We’ve all accused somebody of selective hearing before, or have been accused of the same. We probably thought at the time that this potential manifestation of selective attention was an impediment. But neuroscientific studies of working memory are revealing the opposite.
Working memory is like the brain’s dashboard–it’s where the brain stores things before determining whether they will be committed to long term memory. For a long time now, it’s been generally accepted that working memory can store about seven distinct items of information at a time, give or take two. But it’s also been generally accepted that there are outliers–individuals who store more relevant information. And since working memory is generally tied to intelligence, these people had simply been dismissed as prodigies.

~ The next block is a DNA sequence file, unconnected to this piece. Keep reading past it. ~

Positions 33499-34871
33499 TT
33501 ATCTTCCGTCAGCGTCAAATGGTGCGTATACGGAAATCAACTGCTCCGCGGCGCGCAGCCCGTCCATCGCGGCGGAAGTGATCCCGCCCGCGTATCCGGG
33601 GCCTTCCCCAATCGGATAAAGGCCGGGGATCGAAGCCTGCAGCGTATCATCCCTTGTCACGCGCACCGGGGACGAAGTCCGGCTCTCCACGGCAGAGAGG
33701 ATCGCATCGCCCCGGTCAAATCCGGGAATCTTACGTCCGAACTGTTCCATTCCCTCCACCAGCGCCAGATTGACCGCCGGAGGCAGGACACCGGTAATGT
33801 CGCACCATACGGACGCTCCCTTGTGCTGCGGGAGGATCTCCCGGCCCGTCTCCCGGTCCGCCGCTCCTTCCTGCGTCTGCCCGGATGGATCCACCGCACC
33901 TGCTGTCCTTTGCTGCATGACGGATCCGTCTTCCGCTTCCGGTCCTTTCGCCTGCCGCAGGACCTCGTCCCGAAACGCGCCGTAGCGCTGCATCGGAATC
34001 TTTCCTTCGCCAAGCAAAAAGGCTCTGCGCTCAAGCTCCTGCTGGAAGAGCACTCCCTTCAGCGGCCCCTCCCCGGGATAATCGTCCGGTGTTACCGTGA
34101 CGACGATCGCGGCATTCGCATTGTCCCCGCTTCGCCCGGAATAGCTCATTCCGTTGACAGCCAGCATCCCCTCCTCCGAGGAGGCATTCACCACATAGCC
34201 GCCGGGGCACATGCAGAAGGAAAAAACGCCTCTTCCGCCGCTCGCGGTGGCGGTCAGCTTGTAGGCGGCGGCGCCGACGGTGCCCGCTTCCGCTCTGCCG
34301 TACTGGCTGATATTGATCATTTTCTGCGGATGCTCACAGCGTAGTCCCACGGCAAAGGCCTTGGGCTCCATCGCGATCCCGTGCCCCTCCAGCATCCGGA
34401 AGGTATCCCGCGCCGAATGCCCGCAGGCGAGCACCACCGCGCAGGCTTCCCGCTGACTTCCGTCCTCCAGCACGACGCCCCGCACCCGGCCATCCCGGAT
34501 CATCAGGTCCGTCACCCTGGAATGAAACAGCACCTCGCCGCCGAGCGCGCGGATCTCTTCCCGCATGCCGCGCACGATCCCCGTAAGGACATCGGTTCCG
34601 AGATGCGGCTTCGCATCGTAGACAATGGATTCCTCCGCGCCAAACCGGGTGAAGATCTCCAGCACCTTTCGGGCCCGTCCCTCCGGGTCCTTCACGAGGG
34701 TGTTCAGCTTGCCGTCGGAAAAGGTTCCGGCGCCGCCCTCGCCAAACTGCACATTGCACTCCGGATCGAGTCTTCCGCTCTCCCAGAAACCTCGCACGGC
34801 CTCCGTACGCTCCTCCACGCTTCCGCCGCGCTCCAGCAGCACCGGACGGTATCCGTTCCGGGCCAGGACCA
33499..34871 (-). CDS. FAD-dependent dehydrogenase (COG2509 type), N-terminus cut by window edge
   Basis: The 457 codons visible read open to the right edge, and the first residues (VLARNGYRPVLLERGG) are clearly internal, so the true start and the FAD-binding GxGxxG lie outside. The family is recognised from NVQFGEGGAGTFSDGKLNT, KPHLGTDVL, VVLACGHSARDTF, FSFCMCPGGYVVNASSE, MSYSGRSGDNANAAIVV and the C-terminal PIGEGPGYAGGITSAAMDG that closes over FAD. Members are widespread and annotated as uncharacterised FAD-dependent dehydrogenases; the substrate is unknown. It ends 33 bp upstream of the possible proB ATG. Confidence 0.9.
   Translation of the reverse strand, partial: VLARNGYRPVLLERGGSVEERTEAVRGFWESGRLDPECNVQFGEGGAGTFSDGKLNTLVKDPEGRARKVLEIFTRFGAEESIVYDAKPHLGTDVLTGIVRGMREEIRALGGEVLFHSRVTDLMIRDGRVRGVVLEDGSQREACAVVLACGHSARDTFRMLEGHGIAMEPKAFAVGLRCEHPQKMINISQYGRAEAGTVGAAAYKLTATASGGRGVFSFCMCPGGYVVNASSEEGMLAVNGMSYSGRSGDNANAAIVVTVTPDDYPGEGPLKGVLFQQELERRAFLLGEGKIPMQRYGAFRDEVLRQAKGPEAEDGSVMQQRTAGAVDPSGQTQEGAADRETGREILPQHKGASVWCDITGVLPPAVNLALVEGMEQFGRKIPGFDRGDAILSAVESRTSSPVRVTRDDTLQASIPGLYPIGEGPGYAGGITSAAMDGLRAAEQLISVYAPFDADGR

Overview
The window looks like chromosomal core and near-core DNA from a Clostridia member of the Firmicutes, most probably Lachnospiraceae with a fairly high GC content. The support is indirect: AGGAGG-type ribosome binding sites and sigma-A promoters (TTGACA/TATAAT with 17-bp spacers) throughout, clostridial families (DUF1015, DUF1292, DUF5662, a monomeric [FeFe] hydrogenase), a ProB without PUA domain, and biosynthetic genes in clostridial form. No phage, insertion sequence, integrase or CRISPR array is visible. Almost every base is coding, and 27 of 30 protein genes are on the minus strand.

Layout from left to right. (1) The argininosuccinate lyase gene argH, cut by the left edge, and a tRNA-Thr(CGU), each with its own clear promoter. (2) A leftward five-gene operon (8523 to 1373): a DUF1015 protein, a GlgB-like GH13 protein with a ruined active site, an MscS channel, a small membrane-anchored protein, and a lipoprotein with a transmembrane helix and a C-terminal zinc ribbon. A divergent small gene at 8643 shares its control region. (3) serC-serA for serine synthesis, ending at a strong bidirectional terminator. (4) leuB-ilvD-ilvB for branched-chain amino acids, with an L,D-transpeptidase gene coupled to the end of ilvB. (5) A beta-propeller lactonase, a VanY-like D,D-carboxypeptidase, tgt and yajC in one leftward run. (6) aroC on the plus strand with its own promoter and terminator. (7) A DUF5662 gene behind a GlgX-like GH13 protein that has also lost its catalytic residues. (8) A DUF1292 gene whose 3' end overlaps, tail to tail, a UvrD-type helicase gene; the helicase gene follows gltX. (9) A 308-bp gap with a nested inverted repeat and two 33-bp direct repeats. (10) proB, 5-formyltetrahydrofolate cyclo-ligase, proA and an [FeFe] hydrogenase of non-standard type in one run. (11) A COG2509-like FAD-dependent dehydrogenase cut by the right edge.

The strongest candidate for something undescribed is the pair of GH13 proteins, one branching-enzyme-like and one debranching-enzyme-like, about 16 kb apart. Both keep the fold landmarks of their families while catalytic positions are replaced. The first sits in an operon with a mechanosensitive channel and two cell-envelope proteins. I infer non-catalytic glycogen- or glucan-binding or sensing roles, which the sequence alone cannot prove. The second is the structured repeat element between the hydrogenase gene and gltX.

Enter a team of neuroscientists from Simon Fraser University, who’ve recently suggested that it’s not just what you can retain, but also what you can ignore. Specifically, attention (the precursor to memory) actually relies equally on two distinct cognitive processes: the ability to retain relevant information and the ability to ignore irrelevant information. So while it is possible that people who remember more than 7 chunks of information are prodigies, it is also possible that they simply have a strong ability to retain relevance and ignore irrelevance simultaneously.